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Coronary Artery Disease in Patients with Heart Failure:

Incidental, Coincidental, or a Target for Therapy?
The prevalence of heart failure in the US and globally College of Cardiology/American Heart Association (ACC/
continues to increase1 at a rate faster than the rate at which AHA) guidelines highlights this uncertainty but continues
we expand our knowledge and understanding of this com- to advocate for the routine evaluation and management of
plex entity. Pharmacologic therapies targeting ventricular coronary artery disease in select heart failure populations
remodeling have contributed to incremental reductions in (Table).7 National performance measures for comorbid
morbidity and mortality among ambulatory heart failure coronary artery disease apply across cardiovascular pop-
patients, primarily among those with reduced ejection ulations, including those with heart failure. In the last
fraction.2 Unfortunately, the total number of US hospitali- decade, however, a number of landmark clinical trials
zations for heart failure has remained essentially unchanged have provided critical data mandating re-examination
over the last decade.3 The majority of patients with estab- of coronary artery disease management in heart failure
lished heart failure have comorbid obstructive coronary patients.8
artery disease or traditional coronary heart disease risk
factors.4 Great strides have been made in the treatment,
overall care patterns, and outcomes of patients with coro- SELECT TARGETS
nary artery disease alone. Thus, translating these well- Traditional metrics and risk factors used to guide the treat-
established aggressive therapies of ischemic heart disease ment of coronary artery disease may not be applied readily
to patients with heart failure holds significant promise. Pa- to patients with heart failure. Serum lipid levels are
tients with ischemic etiology for heart failure are at higher inversely associated with outcomes in hospitalized patients
risk of adverse outcomes compared to their nonischemic and outpatients with heart failure.9 Higher body mass index
counterparts in both inpatient5 and outpatient6 settings. is associated with improved mortality and hospitalization
However, whether the additional risk related to coronary risk, even in patients with relatively early-stage heart fail-
artery disease among heart failure patients can be lowered ure.10 Similarly, systolic blood pressure represents a strong
by noninvasive and invasive strategies is unclear and is inverse predictor of postdischarge outcomes in patients
debated. hospitalized for heart failure at the time of admission11 and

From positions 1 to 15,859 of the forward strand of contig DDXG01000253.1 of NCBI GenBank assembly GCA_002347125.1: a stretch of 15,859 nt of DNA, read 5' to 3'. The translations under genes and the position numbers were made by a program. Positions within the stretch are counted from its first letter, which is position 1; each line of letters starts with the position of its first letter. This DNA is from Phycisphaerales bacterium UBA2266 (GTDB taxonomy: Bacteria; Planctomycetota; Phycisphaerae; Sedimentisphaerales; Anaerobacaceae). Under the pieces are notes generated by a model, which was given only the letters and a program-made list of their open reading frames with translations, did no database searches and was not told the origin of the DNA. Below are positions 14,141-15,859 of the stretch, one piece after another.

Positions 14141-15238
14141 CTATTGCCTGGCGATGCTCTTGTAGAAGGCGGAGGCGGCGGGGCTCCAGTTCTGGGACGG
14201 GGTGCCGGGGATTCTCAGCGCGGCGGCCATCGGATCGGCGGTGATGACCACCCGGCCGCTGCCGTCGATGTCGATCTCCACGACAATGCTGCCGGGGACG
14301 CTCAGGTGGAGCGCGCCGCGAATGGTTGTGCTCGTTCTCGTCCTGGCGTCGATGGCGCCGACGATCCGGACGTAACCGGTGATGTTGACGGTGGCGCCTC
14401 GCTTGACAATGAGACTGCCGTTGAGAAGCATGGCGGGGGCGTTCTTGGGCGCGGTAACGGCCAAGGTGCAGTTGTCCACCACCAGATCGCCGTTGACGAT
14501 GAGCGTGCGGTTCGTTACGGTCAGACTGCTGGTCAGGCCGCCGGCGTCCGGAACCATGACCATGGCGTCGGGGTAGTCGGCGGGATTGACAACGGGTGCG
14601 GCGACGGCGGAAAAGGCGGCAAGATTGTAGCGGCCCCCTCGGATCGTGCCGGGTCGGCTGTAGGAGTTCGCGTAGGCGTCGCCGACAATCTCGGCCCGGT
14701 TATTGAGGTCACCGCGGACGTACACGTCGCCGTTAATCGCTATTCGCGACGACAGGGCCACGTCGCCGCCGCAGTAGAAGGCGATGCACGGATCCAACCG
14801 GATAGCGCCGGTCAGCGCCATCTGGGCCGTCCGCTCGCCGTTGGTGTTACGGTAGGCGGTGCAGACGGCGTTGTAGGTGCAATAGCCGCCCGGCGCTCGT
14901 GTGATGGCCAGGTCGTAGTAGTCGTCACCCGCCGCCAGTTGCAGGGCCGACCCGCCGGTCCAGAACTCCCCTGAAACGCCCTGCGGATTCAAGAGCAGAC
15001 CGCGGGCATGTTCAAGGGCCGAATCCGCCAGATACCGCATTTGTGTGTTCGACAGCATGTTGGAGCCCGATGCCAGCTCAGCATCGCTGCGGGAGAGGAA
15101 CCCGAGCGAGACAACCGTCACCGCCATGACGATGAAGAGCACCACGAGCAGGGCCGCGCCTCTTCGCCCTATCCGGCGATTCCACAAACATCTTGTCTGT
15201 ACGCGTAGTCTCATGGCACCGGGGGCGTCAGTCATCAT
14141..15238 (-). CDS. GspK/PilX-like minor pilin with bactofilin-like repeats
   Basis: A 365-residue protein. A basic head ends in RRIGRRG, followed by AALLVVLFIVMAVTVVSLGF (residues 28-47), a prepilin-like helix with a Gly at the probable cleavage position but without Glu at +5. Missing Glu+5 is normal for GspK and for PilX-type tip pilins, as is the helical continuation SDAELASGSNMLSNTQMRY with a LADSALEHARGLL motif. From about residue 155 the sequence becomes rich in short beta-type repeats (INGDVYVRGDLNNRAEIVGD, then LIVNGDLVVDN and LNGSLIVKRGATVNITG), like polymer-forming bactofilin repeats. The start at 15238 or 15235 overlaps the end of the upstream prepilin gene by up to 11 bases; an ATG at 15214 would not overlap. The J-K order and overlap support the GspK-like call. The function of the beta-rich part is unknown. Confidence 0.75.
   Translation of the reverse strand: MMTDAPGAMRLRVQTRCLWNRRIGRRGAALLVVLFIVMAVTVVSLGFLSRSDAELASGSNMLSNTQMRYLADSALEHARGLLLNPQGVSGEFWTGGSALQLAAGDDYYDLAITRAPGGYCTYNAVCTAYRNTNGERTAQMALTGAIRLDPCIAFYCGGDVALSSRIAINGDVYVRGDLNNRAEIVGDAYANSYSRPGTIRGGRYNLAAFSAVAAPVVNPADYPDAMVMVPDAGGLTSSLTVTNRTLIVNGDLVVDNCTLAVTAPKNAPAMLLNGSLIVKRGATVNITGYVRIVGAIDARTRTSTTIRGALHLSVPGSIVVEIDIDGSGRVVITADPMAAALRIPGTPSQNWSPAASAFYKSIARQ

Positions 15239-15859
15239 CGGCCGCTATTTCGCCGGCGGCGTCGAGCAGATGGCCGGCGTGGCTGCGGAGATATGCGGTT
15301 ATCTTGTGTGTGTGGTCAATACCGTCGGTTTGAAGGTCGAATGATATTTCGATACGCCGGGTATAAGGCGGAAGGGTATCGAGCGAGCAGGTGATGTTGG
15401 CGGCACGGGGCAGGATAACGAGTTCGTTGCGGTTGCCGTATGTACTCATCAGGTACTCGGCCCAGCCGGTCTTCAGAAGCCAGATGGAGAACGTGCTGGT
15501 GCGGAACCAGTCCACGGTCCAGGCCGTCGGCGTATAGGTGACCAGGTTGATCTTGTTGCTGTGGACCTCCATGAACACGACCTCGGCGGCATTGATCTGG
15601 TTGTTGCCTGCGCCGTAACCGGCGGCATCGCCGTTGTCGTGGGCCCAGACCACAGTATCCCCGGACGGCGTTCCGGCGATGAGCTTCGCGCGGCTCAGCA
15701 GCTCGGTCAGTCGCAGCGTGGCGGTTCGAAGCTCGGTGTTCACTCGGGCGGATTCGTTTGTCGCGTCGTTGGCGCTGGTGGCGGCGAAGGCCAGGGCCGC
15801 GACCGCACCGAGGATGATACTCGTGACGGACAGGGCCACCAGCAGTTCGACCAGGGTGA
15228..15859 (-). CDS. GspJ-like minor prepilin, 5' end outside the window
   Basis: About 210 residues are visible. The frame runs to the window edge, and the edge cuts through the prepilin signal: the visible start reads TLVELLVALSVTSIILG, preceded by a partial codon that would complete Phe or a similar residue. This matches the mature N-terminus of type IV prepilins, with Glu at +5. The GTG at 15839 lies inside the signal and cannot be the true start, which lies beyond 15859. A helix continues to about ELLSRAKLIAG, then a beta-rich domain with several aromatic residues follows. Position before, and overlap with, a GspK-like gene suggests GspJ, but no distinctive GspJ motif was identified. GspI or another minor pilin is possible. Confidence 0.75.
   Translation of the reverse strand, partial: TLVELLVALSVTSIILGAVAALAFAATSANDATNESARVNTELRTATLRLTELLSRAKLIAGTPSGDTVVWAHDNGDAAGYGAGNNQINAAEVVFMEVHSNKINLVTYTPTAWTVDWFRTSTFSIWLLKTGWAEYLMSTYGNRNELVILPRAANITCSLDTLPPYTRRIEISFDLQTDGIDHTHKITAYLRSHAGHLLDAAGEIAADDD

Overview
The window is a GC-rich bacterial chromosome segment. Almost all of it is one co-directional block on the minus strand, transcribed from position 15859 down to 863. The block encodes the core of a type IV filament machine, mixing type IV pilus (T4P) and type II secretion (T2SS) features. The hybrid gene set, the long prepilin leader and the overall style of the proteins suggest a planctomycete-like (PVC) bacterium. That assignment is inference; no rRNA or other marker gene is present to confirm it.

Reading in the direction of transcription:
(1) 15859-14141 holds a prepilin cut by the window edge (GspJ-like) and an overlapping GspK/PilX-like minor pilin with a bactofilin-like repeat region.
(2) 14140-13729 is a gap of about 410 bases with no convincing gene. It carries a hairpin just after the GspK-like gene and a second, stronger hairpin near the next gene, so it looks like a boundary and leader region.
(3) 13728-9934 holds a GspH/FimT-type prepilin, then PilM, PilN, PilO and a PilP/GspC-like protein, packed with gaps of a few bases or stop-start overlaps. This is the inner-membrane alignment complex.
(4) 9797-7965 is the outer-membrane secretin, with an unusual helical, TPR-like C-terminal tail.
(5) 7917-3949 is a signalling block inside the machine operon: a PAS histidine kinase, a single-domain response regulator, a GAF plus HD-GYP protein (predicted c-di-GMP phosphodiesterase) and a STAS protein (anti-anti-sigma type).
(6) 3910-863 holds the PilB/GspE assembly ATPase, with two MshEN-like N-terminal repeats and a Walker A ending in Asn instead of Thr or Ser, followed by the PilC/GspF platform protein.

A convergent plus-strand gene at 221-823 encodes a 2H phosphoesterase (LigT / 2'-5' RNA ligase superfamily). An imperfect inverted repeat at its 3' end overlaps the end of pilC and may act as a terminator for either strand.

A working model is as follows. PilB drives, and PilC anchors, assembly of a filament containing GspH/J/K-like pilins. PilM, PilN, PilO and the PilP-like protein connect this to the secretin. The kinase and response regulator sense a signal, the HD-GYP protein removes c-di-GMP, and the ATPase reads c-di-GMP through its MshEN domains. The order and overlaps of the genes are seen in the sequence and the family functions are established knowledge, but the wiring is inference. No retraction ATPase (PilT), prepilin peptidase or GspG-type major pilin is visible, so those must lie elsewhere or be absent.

Until recently, the treatment of coronary artery disease after stabilization.12 Prostaglandins and prostacyclins,
and ischemia in heart failure patients has been largely potent vasodilatory hormones that are inhibited by aspirin,
empiric, with the expectation that the benefits demon- may counterbalance the negative effects of circulating
strated with therapies in patients with coronary artery dis- neurohormones in patients with heart failure.13 The presence
ease without heart failure would apply to those with heart of viable, but dysfunctional, myocardium has not been
failure as well. The most recent iteration of the American independently associated with outcomes in patients with
heart failure and severely reduced ejection fraction, when
adjusted for other comorbidities.14 Similarly, inducible
Funding: None. myocardial ischemia as assessed by noninvasive stress
Conflicts of Interest: GCF: Research Support: NIH (significant), testing and quantification of jeopardized myocardium has
AHRQ (significant); Consultant: Novartis (significant), Medtronic not been universally predictive of adverse clinical end points
(modest), Bayer (modest), Gambro (modest), Janssen (modest). JB:
Research Support: National Institutes of Health, European Union, Health
in this population.15
Resource Services Administration, Food and Drug Administration;
Consultant: Amgen, Bayer, Celladon, Gambro, GE Healthcare, Janssen,
Medtronic, Novartis, Ono, Relypsa, Trevena. MG: Consultant: Abbott THE TREATMENTS
Labs, Astellas, AstraZeneca, Bayer Schering PharmaAG, CorThera Inc., A number of effective pharmacotherapies in the current
Cytokinetics Inc., DebioPharm S.A., Errekappa Terapeutici (Milan, Italy), chronic heart failure armamentarium target coronary artery
Glaxo Smith Kline, JNJ, Medtronic, Novartis Pharma AG, Otsuka, Sigma
disease. In fact, mainstays of chronic heart failure regimens,
Tau, Solvay Pharmaceuticals, and Pericor Therapeutics. The rest of the
authors disclose no conflicts of interest related to this work.
including angiotensin-converting enzyme (ACE) inhibitors
Authorship: All authors had access to the data and a role in writing the and beta-blockers, have been shown to reduce rates of
manuscript. myocardial infarction and cardiovascular death in patients

0002-9343/$ -see front matter Ó 2014 Elsevier Inc. All rights reserved.
Vaduganathan et al CAD in Heart Failure Patients 575

Table ACC/AHA Guideline Recommendations Regarding CAD Management in Patients with Heart Failure
Heart Failure Population Recommendation Class Level of Evidence